Bouncy British pop prince Olly Murs continues his journey to global domination with a massive sell-out headline show in the grounds of Powderham Castle on Sunday.
So many adoring fans will be turning out to see him in this glorious parkland setting – 19,999 to be precise – that concert organisers are urging ticket-holders to come early, car-share where possible, be prepared for delays getting in and out of the site, which is just outside Exeter, and follow instructions from stewards.
Olly's career has gone from strength to strength since he charmed the judges and the public into the business as runner-up in the 2009's series of The X Factor.
The title of his most recent, third, LP Right Place Right Time, had a prophetic ring about it. Released in November last year, became the fastest selling male solo album of 2012 in the UK, going straight to number one in the album chart.
The album's lead single Troublemaker – featuring Flo Rida – reached number one in the UK singles chart, meaning Olly held the top spot in both charts simultaneously.
There's also a roster of special guests coming to Powderham to make this a terrific mini festival, with glorious weather predicted too. Main support are pop quartet Lawson, who will headline their own show at Plymouth Pavilions in October.
London songwriter turned singer Charlie Brown and dance rock revivalists Joywride have also been confirmed for the bill, along with Diana Vickers, who caught the public's eye as a teenage semi-finalist on the fifth series of The X Factor in 2008.
Boho chic princess Diana – who is still only 21 – took a detour on to the stage, playing the title role in a West End revival of The Rise and Fall of Little Voice. She has also made a surf film called The Perfect Wave alongside Clint Eastwood's son and has started recording her first TV sitcom Give Out Girls for Sky. She also does some fashion designing in her spare time.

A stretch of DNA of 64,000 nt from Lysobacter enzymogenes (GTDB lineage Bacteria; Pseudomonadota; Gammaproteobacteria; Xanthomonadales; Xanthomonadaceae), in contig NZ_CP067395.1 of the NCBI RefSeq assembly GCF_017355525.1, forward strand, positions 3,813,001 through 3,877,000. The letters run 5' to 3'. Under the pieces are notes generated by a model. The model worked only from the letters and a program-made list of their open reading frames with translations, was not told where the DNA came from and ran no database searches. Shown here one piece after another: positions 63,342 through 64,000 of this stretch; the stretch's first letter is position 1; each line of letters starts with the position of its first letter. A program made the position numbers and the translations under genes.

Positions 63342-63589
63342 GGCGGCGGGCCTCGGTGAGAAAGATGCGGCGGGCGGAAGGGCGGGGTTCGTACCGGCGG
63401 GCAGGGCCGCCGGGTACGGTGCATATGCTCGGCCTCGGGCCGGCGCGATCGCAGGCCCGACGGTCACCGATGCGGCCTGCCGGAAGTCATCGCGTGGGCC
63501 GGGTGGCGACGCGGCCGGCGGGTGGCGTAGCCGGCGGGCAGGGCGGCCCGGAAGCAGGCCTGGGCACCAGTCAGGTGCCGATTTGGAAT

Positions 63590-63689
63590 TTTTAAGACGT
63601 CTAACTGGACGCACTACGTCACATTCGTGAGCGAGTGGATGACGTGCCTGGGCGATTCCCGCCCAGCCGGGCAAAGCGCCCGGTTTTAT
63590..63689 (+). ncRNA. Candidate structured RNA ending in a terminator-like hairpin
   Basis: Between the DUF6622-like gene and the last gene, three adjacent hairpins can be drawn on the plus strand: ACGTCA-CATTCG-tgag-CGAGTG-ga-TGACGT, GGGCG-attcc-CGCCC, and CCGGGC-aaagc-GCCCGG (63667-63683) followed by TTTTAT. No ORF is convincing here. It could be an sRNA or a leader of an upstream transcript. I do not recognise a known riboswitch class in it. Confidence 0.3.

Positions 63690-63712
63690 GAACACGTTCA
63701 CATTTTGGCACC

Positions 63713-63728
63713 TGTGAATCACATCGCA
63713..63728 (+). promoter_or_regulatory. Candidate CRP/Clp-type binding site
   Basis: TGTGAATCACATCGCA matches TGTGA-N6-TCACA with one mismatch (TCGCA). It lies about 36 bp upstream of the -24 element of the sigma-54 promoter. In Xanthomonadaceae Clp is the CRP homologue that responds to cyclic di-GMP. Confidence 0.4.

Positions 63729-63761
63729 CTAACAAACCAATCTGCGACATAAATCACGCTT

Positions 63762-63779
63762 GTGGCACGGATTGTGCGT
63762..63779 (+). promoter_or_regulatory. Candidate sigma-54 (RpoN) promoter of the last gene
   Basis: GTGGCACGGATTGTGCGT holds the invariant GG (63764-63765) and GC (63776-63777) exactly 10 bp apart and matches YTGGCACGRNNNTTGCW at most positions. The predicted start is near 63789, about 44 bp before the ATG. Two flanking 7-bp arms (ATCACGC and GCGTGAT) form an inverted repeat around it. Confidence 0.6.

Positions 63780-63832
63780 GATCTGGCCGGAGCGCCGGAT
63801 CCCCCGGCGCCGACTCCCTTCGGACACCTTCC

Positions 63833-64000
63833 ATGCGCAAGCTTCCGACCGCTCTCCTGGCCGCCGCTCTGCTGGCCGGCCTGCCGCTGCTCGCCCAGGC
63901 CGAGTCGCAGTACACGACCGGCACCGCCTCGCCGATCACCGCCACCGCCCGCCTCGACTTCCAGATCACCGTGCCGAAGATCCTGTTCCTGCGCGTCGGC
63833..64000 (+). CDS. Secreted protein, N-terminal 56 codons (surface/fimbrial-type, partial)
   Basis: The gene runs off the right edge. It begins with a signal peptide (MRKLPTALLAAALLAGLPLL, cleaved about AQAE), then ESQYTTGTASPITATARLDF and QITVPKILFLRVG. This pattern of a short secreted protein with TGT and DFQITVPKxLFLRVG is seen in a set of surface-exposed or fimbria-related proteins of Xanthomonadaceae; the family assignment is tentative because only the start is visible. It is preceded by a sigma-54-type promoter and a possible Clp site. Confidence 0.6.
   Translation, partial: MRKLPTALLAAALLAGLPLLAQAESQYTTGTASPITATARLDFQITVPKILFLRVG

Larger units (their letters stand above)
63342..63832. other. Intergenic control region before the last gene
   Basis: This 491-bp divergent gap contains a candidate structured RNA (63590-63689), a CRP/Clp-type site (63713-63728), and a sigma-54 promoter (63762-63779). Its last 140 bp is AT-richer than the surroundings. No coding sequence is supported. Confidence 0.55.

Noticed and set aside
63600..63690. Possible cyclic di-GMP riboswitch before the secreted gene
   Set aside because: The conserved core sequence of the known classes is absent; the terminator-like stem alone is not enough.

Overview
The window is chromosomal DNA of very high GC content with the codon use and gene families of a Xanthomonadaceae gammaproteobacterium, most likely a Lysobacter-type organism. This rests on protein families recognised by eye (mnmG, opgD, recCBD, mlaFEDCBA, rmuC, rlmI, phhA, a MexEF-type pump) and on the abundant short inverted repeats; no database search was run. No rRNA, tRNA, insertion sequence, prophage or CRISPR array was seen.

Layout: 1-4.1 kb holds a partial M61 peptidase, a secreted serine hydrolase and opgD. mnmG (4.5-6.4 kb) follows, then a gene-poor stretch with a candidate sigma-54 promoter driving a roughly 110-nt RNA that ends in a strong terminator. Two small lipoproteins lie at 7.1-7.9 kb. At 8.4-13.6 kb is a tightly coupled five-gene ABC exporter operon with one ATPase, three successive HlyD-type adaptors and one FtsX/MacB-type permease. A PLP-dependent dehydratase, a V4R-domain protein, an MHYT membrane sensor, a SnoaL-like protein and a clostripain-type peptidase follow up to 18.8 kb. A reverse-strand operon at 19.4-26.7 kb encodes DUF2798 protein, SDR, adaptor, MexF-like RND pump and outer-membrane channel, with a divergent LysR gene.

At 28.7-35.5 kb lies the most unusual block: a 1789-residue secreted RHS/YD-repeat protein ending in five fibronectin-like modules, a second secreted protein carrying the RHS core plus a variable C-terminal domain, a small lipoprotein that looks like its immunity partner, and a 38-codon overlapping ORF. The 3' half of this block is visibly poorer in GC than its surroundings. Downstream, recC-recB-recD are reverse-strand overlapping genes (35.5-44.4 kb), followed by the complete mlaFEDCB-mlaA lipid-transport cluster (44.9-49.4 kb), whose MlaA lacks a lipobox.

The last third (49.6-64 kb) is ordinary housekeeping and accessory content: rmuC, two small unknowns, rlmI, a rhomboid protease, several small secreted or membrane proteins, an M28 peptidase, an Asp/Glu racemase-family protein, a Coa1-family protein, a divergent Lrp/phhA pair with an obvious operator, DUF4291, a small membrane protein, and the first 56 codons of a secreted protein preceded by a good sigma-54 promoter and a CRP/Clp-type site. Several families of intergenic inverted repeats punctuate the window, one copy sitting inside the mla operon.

But for the moment her focus is on her music. Diana released her debut album Songs from the Tainted Cherry Tree in 2010. Its follow-up Music to Make Boys Cry is waiting in the wings for unveiling in September.
"I am more ambitious than I have ever been – and I haven't got anywhere close to where I want to be yet. It's not always been an easy ride and there have been lots of highs and lows, but I am really working for it," she admits.
Diana is looking forward to airing some of the tunes from the LP at Powderham.
"I've been doing a few shows with Olly and playing all my new songs. The response so far has been really good – especially as I'm playing to people who don't know my songs," she says. "Olly has an enormous fanbase and it's a really great opportunity to support him. It was quite daunting at first, but his fans are so lovely."
Diana is proud to say that she has been heavily involved in writing for the new album.
"It took two years to write the album and compared to the first one, it really is how I wanted it to sound.
"I am still developing and this time I wasn't afraid to say when I didn't like something," she says.
"In the past few years I have become more my own person. I have blossomed so much in the way I am involved in music – I am so hands-on now. It doesn't work when someone just gives me a complete song – I need to have some input. I write about my personal life, or sometimes I'll be inspired by something I see or read."
Car parks open at noon, and gates to the arena – including food and drinks stalls – open at 3pm. The show is scheduled to finish at 9pm.